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Die ferne Vision des N.T. Wright

Mark Seifrid kritisiert in der aktuellen Ausgabe des JETS die Rechtfertigungslehre von N.T. Wright scharf. Luther habe seit seiner reformatorischen Entdeckung das Rechtfertigungsverständnis zurückgewiesen, welches Wright vertritt. Wright steht für Seifrid in der Tradition des Tridentinums (1545– 1563).

As Wright’s recent work again makes clear, his vision of justification is predicated on a confusion of »faith« and »faithfulness.« On the one hand, Wright is able to speak in relatively traditional terms of Abraham’s faith as »the sign of a genuine humanity, responding out of total human weakness and helplessness to the grace and power of God.« On the other hand, he immediately follows this description with the assertion that: »›faithfulness‹ has all along (so it seems) been the thing that God requires from his people.« The divine plan »has been fulfilled by the Messiah’s faithfulness (pistis),« so that »the badge of the covenant people from then on will be the same: pistis, faith, confessing that Jesus is Lord. Faith of this sort is the true-Israel, true-human sign, the badge of God’s redeemed people.« Questions naturally arise out of this confusion. Is faith to be equated with faithfulness? If »faith« is to be equated with »faithfulness,« shall we say that we are »justified by faithfulness«? If so, how much »faithfulness« is necessary for us to be justified at the final judgment? It is hard to see any difference between Wright’s correlation of »faith« and »faithfulness« and the Thomistic and Tridentine emphasis on »faith formed by love« (fides caritate formata) that finally saves, in contrast to »unformed faith« (fides informis).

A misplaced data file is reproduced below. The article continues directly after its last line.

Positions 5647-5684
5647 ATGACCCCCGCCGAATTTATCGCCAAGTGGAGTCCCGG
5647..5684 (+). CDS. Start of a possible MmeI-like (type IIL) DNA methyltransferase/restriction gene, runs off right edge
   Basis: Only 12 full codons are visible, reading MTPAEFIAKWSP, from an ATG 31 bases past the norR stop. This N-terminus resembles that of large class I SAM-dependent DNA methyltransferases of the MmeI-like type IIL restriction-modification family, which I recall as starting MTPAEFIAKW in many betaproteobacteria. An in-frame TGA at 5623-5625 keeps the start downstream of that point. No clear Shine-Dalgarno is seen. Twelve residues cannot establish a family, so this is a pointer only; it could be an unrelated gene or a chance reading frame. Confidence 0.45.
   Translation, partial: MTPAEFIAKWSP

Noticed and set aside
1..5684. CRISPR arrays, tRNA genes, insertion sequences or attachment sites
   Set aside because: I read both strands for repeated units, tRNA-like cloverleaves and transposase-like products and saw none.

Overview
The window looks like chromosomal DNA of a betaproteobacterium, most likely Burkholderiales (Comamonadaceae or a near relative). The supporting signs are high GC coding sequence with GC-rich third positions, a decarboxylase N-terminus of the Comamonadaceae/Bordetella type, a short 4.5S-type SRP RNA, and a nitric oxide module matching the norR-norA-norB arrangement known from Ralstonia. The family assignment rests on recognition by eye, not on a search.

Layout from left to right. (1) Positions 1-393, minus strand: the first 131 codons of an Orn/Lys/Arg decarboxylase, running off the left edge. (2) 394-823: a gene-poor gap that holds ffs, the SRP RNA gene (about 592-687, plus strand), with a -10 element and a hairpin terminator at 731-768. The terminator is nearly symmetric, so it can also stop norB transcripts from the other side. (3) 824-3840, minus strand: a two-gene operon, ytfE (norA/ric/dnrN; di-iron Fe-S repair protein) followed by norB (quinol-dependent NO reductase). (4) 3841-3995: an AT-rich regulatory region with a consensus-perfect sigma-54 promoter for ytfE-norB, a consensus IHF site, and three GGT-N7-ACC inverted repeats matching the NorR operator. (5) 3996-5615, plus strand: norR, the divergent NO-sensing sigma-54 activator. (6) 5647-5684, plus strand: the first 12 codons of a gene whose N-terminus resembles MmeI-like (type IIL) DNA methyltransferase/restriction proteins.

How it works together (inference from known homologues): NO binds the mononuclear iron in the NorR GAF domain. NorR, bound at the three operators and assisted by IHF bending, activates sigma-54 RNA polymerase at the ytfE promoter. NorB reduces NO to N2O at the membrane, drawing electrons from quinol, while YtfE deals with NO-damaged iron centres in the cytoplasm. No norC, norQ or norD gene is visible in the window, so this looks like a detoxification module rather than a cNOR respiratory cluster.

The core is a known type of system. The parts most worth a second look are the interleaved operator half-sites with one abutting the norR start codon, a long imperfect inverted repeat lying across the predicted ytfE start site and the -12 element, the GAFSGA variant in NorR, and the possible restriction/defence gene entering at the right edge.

In joining »faith« to »faithfulness« Wright construes faith as fundamentally active. For this reason, »faith« for him serves as a »sign,« »emblem,« or »badge,« a visible mark of the Christian. Precisely here Wright sets himself at odds with the apostle, for whom faith remains fundamentally passive and hidden, even though it is operative in the whole of life. God alone sees the hidden Jew and the circumeision of the heart (Rom 2:29). The obedience of faith is an obedience of reeeption that no longer seeks to secure life and righteousness by Performance, but simply grasps the divine word that announces the Christ who is present in the Gospel. All distance between God and the human being, between our present state and final justification, has been spanned by the crueified and risen Lord. Ironically, in his active coneeption of faith that sets distance between the human being and God, Wright meets his bete noire, Rudolf Bultmann. While Bultmann internalizes faith in existential decision, Wright externalizes it in the outward badge of faith(fulness). For Paul, faith is God’s creation. Both Wright and Bultmann turn faith into a moral demand that must be actualized, and thereby lose God’s absolute, unqualified gift of himself to us in Christ. Consequently, neither of them has a taste for the cross as a »great pleasure of our existence.«

Der Artikel »The Near Word of Christ and the Distant Vision of N.T. Wright« (JETS, Vol. 54, No. 2) wird in Kürze hier für einige Monate einsehbar sein.